• Sport bikes: Fast, light, sleek motorcycles designed for maximum performance, for racing or spirited road riding. They are distinguishable by their full fairings and the rider's tipped-forward seating position. They are also called "race replicas" because of their connection to the racing category for production motorcycles known as Superbike racing. The power to weight ratio of the 900 cc+ models typically matches or exceeds one bhp of power for every one kg of mass. (Slang terms for sport bikes include "suicycles" and "crotch rockets".)
    • Racing bikes: Motorcycles designed for circuit or road racing, including mass-production motorcycles modified for motorcycle racing or sport riding.
    • Street customs: Highly customised motorcycles with wild paint jobs also built for show, but constructed from a sport bike frame instead of a cruiser-style frame.
  • Touring motorcycles: Touring bikes are designed for rider and passenger comfort, luggage carrying capacity, and reliability. Cruisers, sport bikes and some dual-sports can also be used as touring bikes with the addition of aftermarket luggage and seats.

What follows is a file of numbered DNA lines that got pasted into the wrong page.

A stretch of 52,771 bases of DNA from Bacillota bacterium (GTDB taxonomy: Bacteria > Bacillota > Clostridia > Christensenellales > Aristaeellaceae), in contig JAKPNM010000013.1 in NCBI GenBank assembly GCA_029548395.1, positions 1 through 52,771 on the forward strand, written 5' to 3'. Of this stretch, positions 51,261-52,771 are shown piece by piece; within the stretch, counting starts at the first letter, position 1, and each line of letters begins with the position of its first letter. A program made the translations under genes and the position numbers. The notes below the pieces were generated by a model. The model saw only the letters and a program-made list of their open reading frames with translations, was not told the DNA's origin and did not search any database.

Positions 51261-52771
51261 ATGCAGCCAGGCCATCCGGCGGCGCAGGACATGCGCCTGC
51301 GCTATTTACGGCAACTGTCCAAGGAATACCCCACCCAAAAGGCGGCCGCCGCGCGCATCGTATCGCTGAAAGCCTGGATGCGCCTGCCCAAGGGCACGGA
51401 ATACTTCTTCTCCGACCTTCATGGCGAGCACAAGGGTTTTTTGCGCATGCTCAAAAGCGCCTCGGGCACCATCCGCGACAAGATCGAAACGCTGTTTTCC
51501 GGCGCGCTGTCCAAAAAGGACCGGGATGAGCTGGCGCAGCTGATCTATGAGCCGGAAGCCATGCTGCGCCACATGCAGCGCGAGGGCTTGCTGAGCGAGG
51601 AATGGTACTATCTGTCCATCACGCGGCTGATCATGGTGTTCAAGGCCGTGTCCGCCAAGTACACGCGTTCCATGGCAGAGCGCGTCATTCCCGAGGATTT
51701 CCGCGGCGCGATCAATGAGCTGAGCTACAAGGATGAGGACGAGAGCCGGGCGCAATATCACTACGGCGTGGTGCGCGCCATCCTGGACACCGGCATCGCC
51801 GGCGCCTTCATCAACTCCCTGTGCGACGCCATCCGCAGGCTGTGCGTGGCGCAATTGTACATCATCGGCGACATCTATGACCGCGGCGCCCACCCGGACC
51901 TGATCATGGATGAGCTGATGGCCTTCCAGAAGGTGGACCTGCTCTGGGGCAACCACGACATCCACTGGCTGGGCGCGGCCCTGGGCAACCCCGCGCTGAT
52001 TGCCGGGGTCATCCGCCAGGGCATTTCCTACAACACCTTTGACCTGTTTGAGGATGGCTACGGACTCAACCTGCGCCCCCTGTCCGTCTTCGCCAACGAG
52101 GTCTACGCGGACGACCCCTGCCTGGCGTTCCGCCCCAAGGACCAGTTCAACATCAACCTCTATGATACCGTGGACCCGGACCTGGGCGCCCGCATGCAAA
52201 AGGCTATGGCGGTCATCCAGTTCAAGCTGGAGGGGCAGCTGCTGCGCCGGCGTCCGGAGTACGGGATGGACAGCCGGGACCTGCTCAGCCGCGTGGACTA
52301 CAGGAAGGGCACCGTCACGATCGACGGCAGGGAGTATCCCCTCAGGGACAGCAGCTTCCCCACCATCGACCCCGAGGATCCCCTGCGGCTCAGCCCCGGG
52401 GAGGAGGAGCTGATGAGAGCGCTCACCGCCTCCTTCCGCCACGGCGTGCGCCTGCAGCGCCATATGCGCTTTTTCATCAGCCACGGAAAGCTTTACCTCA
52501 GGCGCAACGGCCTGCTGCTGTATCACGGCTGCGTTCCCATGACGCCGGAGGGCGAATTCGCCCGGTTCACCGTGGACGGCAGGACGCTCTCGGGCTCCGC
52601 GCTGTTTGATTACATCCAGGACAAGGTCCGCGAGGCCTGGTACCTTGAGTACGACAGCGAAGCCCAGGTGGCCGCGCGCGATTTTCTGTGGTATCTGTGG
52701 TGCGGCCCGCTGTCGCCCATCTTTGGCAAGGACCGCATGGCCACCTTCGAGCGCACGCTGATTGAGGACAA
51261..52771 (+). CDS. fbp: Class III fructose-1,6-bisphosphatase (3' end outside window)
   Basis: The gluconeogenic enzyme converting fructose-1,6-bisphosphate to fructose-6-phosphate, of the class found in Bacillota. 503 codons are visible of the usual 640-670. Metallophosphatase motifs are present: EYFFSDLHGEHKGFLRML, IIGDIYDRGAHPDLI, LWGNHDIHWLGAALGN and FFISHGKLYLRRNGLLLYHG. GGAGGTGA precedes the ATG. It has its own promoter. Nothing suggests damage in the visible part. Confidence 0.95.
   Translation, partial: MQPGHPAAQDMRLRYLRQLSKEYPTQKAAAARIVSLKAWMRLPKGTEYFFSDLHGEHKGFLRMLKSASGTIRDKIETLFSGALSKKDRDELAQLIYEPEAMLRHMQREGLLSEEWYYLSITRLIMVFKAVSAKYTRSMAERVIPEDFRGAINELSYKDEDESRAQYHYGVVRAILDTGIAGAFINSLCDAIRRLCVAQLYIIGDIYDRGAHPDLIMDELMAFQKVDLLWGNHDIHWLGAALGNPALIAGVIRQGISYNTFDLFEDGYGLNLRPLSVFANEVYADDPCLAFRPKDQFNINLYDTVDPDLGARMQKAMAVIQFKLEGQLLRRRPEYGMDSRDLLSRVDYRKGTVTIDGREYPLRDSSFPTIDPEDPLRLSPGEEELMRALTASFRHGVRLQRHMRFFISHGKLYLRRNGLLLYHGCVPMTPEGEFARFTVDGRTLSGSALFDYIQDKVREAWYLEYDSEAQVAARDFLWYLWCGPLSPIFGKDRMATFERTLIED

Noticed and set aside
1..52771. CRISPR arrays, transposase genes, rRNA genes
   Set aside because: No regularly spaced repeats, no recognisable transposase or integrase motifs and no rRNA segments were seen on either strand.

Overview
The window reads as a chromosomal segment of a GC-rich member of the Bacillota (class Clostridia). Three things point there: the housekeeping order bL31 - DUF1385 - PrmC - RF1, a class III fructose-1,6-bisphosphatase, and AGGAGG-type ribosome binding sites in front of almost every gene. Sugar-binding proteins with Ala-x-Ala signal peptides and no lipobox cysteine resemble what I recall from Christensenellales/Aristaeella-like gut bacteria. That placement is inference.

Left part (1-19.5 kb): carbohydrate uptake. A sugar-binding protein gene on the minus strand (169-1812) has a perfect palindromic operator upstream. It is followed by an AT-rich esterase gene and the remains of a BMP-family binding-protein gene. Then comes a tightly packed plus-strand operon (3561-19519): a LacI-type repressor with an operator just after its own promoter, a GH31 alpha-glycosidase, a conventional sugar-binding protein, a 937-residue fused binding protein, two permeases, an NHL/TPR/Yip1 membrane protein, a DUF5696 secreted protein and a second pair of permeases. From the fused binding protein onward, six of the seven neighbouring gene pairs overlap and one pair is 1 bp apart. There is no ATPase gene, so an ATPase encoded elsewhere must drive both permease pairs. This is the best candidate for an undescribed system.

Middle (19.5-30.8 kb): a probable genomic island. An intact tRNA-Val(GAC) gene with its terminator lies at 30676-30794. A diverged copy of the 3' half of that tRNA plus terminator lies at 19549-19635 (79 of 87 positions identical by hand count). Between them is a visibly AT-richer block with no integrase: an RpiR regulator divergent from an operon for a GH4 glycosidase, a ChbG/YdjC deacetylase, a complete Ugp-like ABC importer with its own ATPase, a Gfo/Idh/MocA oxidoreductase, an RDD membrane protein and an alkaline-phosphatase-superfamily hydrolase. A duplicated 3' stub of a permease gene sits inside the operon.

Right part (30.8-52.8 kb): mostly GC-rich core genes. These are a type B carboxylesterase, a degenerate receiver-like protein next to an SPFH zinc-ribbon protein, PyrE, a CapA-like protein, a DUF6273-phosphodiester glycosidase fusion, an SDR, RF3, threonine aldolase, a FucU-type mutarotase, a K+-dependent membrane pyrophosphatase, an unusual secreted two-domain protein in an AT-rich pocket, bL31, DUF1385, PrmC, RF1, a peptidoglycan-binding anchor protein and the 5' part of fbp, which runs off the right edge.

• Sport touring motorcycles: Sport-tourers are factory-built hybrids of a sport bike and a touring motorcycle, for those riders who desire the qualities of both. They are built for comfort, while maintaining a forward-leaning riding position.

Off-road

  • Motocross bikes: Motorcycles designed for racing over closed circuits, often with jumps, over varied terrain of gravel/mud/sand. Sometimes simply called "dirt bikes" when not being raced, they can also be used for informal off-road recreation, or "mudding."